Tim Jenison, a San Antonio based inventor, sets out to investigate one of the art worlds greatest mysteries: How 17th century Dutch painter Johannes Vermeer managed to paint lighting and composition that is photo-realistic. An epic undertaking, Jenison embarks on a journey to test his theory that Vermeer used optics to help paint his masterpieces. Teller's Tim's Vermeer is an astounding documentary about what truly defines an artist and why us, as human-beings, try to classify such things. Tim's Vermeer is a film that has faced some controversy from the art world from those who believe Jenison's theory takes away from the mastery of Vermeer but those folks are simply missing the point. Under Jenison's theory Vermeer was more than just a painter but an inventor who created a way to view photo-realistic imagery over 150 years before the invention of photography. My favorite aspect of the film is that it challenges the science vs. art notion of today, arguing that these two things are far from mutually exclusive. Tim's Vermeer asks: What defines an artist? With Tim Jenison himself being a shining example of an outside the box thinker/inventor that would never be defined as an artist, even though he most certainly is. Tim's Vermeer is a film about this porous border between art, science, and technology arguing that they are not so different, with dedication and ingenuity being an integral part in all three.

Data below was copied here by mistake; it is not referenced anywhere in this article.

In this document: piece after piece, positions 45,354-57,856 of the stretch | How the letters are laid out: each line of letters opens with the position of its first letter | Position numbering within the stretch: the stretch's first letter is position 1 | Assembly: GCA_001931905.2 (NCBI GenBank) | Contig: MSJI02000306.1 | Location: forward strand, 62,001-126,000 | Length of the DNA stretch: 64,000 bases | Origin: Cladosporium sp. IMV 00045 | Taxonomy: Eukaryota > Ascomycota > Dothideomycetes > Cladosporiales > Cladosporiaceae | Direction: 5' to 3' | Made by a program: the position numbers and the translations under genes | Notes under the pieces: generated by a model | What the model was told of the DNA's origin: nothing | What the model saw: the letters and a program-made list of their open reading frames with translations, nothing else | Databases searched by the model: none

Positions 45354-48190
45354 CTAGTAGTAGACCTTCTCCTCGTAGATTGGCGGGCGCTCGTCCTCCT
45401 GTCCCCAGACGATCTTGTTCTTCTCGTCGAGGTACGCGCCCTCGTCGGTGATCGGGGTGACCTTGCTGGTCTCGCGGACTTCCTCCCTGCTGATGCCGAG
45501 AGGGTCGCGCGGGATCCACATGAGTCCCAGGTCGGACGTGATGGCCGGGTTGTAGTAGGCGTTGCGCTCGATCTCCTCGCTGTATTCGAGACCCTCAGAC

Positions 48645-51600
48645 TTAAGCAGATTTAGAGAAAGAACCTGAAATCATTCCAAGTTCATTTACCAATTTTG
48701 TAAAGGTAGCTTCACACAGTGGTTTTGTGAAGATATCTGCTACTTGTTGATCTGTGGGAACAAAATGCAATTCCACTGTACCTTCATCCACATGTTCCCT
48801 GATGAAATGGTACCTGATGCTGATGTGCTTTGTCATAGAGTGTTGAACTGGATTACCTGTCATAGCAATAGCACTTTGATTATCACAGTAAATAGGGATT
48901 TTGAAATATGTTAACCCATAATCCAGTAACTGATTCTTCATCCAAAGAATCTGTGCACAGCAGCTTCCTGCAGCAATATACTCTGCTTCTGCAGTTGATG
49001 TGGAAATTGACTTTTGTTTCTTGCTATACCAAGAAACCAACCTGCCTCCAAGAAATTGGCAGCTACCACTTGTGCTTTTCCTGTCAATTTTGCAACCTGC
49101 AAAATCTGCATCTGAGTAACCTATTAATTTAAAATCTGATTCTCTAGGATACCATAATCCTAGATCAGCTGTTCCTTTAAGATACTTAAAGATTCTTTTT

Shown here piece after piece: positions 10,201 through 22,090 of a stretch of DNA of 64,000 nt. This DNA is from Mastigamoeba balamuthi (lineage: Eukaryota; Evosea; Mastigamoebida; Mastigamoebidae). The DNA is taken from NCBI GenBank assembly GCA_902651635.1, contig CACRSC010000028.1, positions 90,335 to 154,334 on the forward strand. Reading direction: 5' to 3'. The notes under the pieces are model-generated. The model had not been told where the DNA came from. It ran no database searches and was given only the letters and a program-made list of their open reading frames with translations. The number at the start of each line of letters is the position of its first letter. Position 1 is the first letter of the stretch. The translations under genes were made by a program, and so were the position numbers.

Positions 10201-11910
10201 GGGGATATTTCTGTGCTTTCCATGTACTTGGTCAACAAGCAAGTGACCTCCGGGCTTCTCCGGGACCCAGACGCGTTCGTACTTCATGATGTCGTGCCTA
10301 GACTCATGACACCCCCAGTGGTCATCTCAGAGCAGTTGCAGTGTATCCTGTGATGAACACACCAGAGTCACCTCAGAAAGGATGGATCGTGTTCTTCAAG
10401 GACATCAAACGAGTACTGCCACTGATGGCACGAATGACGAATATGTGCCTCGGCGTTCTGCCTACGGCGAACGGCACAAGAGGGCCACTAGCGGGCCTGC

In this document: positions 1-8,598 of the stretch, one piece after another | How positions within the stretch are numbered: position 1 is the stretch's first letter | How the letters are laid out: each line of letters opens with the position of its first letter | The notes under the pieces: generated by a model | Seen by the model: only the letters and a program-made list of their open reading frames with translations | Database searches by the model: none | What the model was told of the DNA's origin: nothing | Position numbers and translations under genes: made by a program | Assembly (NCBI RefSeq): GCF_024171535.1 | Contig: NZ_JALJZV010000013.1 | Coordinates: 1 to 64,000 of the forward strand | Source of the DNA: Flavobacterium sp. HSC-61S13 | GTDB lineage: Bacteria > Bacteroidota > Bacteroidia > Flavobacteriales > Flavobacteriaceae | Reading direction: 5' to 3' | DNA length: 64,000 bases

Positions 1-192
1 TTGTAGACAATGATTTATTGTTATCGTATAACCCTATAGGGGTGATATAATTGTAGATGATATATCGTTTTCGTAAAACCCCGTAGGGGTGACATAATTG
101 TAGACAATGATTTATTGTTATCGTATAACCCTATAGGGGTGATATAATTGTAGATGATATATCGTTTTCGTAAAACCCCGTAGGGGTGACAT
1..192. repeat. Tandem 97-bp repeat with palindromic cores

Comprised almost entirely of material filmed by undercover video reporters in Burma, Burma VJ: Reporting from a Closed Country gives an up close and personal look at the monstrosities taking place in Burma under this police state. A country with little to no outside access, these brave undercover reporters film the happenings in the streets of Rangoon, intent on sharing the state of their country with the rest of the world. These men and women face torture, jail, and even death, all of which are risks they are willing to make in an effort to force change in their country. Anders Ostergaard's Burma VJ: Reporting From A Closed Country captures the fear and tension among the people of Burma in such a horrifying way that parts of this film are hard to watch. The VJ's of Burma smuggle their footage out of the country where it is shared with international media in an effort to bring attention to this oppressive and violent regime. This film puts these various smuggled clips together, telling a much more intricate story about the oppression and growing animosity from the people of Burma. Burma VJ is very much a film about the bravery and importance of this type of journalism, capturing the importance of the democratic voice of these VJ's who want a better country for their people. Burma VJ: Reporting from a Closed Country plays more like a thriller than traditional documentary, giving an in-depth and raw account of living in an oppressive and violent regime while capturing the true importance of a democratic voice.